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Faust and Gorboduc
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The English drama of the 16th century showed from the beginning that it would not be bound by classical rules. However, we could say that it borrows features from the early dramatic forms adding others, fitting more with the Renaissance way of thinking. These early dramatic forms could be the mystery, miracle, and morality plays and they focused on the religious and moral themes that dominated the Christian imagination during the Middle Ages. The morality play, usually, called a "morality", presented religious and ethical concerns from the point of view of the individual Christian, whose main concern was the salvation...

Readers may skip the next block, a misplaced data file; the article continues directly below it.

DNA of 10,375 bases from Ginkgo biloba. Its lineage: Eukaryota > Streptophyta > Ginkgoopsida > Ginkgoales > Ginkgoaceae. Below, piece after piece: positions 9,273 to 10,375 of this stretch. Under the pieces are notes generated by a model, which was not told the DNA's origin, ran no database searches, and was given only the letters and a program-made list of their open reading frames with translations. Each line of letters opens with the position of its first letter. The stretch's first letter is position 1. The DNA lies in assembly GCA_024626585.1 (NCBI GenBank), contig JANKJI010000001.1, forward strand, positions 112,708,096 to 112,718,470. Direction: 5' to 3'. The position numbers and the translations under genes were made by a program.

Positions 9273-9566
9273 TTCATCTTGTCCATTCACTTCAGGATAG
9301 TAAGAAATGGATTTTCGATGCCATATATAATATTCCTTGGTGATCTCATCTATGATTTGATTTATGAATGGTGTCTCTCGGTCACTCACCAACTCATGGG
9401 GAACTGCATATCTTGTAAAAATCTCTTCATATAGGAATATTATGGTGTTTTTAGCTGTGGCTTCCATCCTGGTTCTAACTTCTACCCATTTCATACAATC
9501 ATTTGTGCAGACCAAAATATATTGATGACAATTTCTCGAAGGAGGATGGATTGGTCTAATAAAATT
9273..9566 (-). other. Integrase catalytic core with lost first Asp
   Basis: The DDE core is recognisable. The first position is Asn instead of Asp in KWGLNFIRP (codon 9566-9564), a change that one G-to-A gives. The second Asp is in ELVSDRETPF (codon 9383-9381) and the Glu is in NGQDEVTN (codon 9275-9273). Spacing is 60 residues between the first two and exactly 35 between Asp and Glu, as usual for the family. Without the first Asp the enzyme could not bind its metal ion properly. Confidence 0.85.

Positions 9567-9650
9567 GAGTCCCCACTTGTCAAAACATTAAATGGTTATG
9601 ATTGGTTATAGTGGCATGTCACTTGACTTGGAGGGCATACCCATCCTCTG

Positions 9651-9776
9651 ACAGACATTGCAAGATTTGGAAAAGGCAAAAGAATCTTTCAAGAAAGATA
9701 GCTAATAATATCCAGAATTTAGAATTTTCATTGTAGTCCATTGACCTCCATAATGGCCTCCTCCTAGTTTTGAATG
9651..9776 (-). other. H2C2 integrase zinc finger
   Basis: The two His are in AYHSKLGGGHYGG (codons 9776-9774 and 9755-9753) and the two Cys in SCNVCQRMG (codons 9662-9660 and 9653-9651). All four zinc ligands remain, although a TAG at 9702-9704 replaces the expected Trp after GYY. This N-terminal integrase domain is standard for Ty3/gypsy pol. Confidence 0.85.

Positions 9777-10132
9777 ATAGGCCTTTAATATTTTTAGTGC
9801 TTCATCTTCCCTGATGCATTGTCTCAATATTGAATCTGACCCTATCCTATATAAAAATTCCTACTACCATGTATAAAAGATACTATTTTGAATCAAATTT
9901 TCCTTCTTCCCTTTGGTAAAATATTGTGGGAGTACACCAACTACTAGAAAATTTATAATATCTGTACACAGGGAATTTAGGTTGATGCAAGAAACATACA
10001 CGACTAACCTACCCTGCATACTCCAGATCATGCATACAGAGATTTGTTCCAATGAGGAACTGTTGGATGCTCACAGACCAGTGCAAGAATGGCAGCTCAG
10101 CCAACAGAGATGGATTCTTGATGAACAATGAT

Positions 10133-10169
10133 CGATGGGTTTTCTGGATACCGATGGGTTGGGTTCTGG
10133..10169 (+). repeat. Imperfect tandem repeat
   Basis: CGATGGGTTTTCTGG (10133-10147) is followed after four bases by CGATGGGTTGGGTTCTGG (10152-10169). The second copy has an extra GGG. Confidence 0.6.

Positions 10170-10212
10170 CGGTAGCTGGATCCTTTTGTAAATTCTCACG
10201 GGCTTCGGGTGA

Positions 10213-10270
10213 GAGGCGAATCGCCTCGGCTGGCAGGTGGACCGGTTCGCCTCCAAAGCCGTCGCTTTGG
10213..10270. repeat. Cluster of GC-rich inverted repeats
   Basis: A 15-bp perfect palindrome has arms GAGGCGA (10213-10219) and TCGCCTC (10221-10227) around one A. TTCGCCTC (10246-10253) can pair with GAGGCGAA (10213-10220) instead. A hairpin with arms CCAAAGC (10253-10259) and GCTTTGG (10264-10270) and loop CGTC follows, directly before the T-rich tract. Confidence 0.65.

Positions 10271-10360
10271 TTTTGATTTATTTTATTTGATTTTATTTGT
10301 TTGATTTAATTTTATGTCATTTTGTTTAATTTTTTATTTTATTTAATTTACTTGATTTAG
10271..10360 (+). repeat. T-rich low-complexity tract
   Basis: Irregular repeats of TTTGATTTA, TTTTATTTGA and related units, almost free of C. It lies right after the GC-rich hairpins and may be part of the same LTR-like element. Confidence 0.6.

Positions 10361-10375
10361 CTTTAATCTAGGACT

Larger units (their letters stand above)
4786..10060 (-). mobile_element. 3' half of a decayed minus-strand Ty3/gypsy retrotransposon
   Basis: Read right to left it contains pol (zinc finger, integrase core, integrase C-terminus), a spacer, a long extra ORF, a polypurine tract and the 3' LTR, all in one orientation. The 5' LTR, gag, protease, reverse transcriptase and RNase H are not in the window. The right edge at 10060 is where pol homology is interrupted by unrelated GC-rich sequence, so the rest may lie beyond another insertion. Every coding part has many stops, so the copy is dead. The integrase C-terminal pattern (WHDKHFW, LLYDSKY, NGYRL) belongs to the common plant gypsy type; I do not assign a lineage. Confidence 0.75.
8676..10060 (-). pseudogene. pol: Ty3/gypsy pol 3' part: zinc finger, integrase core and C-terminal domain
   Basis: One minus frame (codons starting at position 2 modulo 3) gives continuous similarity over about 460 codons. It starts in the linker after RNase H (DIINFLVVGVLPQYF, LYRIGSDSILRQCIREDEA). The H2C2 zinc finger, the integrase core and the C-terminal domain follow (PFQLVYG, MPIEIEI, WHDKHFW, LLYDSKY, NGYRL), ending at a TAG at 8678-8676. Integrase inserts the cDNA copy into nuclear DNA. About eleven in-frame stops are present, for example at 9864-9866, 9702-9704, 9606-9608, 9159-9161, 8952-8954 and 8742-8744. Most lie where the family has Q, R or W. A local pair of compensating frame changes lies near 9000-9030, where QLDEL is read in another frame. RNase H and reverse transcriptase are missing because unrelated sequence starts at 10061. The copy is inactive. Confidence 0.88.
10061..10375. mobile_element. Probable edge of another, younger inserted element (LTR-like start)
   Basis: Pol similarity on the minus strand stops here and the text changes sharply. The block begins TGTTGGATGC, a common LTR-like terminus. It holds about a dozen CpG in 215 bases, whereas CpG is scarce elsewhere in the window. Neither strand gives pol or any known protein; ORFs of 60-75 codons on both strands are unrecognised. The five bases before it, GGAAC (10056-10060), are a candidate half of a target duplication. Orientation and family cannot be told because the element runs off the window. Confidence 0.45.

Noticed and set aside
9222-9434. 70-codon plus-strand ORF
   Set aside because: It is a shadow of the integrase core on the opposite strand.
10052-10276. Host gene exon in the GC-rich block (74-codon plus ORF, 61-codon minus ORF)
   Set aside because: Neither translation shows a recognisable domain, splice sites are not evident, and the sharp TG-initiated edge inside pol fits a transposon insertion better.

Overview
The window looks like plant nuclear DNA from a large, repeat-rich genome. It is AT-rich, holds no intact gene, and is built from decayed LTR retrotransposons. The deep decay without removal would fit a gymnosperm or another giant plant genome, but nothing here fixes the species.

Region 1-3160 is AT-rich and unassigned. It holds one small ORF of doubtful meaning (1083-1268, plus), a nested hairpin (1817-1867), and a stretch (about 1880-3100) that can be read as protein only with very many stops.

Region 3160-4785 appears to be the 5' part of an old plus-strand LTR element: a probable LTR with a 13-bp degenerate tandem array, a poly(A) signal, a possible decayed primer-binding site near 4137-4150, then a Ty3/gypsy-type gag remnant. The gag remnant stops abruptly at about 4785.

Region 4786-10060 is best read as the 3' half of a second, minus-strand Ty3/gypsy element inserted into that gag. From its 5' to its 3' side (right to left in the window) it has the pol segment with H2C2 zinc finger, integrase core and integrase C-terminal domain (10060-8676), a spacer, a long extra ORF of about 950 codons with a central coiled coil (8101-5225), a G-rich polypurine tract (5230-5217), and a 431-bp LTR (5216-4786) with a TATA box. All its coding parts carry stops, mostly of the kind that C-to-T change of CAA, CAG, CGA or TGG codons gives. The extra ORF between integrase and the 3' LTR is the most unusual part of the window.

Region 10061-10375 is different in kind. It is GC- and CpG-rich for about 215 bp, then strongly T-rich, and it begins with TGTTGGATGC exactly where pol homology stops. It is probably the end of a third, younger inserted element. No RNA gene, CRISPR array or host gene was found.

Gorboduc and Dr Faustus the heritage of the medieval dramatic form of the morality plays is obvious. Indeed, the fight between good and evil and the Christian didactic and moralizing messages are omnipresent and would remain in the whole Renaissance literature. But, Christopher Marlowe as well as Thomas Norton and Thomas Sackville, pioneered the use of blank verse which many of his contemporaries, including William Shakespeare, later would adopt. Besides, each play added its originality: Gorboduc in the revival and modernization of the Senecan tragedy and Dr Faustus by tackling very contemporary issues as well as usual moral questions.